One of the first principles of the Bible is the concept of what man must do to be saved. Members of the church have long been criticized for believing the six steps of salvation. While criticism may come, it does not change the reality that these steps are founded in scripture. The first of the steps of salvation is to hear the word of God. This command of the New Testament has been rejected by men and commissioned to Christians by Christ.
In Acts 2, among other things, Peter delivers the first gospel sermon. He shows the people on that occasion why Jesus was the Christ and how that His death was predicted to happen and in accordance with the will of God. Upon hearing the message of Peter, the listeners there wanted to know what they needed to do. Acts 2:37 says, “Now when they heard this, they were cut to the heart, and said to Peter and the rest of the apostles, ‘Men and brethren, what shall we do?’” Hearing the message of God is quite obviously the first logical step to obeying. Those present on that occasion heard and were obedient to what Peter told them.
The conflict that exists is that men often times do not like what God has to say. We live in a society where people will often say things like “I believe such and such” or “I think thus and so.” The problem is that it really does not matter what a person thinks or even believes. What matters most is what God said. This attitude is not anything new. In Matthew 13:13-17, Jesus quotes the prophet Isaiah when he predicted that people would not want to hear the message. Jesus makes the practical application to those present on that occasion. In Acts 7:54-60, one reads the story of the stoning of Stephen. He has been called the first martyr for Christianity. The problem was the people did not like the message that Stephen had so they attacked the messenger. Then, in Galatians 1:6-10, Paul rebukes the Christians in Galatia because they were listening to every person who had anything to say about religion. They were not discerning the messages there were being taught. Instead, they were a fickle people who would listen to and apply everything they heard. Paul exhorts them to listen to what God said.
All of these examples and more show a real conflict that exists when it comes to listening or hearing the message of God. Some people do not like what God says. Others like the message of men better than the message of God. Still others have simply turned their hearts from God and would not know the message of God from any other message. People today need to follow the command of Paul: “Test all things; hold fast what is good” (1Thessalonians 5:21).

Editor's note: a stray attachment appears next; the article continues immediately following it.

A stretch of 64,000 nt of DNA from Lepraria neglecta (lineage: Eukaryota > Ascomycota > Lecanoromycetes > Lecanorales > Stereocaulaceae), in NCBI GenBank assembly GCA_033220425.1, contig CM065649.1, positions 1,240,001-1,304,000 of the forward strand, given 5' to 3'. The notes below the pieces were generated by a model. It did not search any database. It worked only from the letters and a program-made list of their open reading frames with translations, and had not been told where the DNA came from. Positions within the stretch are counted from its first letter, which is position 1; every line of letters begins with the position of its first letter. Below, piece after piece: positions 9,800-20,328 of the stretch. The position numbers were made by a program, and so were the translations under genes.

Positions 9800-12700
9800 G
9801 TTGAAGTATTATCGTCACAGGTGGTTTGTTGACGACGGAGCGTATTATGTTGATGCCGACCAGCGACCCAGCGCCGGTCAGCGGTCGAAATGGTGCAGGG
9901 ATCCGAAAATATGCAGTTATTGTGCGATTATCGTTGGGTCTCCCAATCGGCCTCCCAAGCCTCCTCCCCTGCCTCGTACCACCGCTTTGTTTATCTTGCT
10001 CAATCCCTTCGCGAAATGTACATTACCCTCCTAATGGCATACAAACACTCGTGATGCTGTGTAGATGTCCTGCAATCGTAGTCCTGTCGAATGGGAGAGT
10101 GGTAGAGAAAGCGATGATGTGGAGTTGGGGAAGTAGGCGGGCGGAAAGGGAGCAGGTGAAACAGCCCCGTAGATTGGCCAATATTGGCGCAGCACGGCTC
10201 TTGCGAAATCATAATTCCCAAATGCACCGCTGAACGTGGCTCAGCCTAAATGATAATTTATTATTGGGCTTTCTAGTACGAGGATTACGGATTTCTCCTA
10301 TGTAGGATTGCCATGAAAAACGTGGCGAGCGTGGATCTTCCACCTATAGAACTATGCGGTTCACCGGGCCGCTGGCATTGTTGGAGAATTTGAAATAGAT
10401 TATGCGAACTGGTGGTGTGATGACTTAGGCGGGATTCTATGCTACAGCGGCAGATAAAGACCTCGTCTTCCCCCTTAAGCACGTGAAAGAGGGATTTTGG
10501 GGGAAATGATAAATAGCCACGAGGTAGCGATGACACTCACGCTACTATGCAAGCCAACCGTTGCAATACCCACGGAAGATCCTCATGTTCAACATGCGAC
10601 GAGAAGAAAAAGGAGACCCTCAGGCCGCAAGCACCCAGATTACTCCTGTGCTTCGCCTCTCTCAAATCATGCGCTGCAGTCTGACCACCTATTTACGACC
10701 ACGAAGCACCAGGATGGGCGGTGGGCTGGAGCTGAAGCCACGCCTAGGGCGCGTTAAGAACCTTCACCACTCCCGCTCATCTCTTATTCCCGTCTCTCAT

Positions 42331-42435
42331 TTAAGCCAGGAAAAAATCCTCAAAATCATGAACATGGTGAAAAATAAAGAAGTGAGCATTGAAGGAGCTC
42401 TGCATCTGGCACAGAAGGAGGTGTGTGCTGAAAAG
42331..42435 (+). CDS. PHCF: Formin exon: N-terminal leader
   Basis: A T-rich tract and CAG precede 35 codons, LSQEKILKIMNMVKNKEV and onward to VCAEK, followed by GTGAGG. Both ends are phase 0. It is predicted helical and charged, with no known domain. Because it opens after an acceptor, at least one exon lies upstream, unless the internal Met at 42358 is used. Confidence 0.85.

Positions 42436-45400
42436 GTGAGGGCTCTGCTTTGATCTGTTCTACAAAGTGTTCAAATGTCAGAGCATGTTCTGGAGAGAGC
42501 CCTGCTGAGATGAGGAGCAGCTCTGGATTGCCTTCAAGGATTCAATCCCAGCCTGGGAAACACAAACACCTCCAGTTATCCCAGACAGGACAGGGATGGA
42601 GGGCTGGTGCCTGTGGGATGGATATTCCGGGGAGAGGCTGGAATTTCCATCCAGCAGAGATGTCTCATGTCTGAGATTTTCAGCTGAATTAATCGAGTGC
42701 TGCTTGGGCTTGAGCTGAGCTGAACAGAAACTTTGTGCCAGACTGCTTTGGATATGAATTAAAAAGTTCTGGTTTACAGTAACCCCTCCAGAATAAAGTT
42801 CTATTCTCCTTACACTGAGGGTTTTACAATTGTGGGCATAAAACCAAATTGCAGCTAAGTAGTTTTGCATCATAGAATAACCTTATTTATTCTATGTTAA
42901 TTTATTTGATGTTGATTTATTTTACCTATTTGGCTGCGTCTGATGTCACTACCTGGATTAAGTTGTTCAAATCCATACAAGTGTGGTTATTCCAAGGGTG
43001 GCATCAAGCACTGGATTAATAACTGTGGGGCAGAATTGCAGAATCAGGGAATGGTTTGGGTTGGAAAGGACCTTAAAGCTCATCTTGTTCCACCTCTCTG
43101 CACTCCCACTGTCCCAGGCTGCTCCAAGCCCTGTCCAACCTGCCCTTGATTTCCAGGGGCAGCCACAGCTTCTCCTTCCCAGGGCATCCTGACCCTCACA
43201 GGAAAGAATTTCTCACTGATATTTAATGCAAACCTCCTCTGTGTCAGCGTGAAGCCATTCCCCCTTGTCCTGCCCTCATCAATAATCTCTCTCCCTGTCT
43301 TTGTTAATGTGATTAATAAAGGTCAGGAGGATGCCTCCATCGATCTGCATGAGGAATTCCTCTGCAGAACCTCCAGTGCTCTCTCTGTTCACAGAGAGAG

A final important lesson on the subject of hearing the word of God involves the person who is already a Christian. One will never find an instance after the resurrection of Christ where Jesus personally taught someone. Notice a few examples of conversion and some interesting points that surround them:
In Acts 2 where Peter delivered the gospel sermon after the ascension of Jesus Christ one will see that the Holy Spirit was present on that occasion. In verses 1-4, the Bible says, “When the Day of Pentecost had fully come, they were all with one accord in one place. And suddenly there came a sound from heaven, as of a rushing mighty wind, and it filled the whole house where they were sitting. Then there appeared to them divided tongues, as of fire, and one sat upon each of them. And they were all filled with the Holy Spirit and began to speak with other tongues, as the Spirit gave them utterance.” A question has been raised by several people about the Holy Spirit. Why didn’t the Holy Spirit teach the people in Acts 2? He was there and being Deity, he could have removed all doubt of those who were present. The answer is God wanted the apostles to teach on that occasion.
In Acts 9 there is the record of the conversion of the apostle Paul. Again some very interesting events take place. Paul is on the road to Damascus and is blinded by a bright light. A voice asks him why he is persecuting Him. Paul inquires who it is and the person says He is Jesus. Jesus eventually instructs Paul to go into Damascus and wait for Ananias to come and teach him. One might ask why Jesus did not just go ahead and teach Paul on that occasion. He was there and already talking to Paul. Again, the answer is that Jesus wanted His message taught through the agency of man. In this case, the man was Ananias.
Finally, in Acts 8:26-35 an angel appears to Philip and instructs him to go and teach the nobleman. Philip goes to him and teaches from the book of Isaiah. They come to water and Philip baptizes him. Again, the question has been raised why did the angel not go and teach the nobleman himself. He already put forth the effort to go and talk to Philip. And again the answer is that God wants His word spread through the agency of man.
When one considers salvation, hearing is the first and logical step for one to do what God wants him or her to do. It is a simple and straightforward command of God that must be followed. It has been rejected and debated by men over the years but such controversy does not change the will of God. Finally, there is something in this for all Christians in that others will not hear until Christians tell them.
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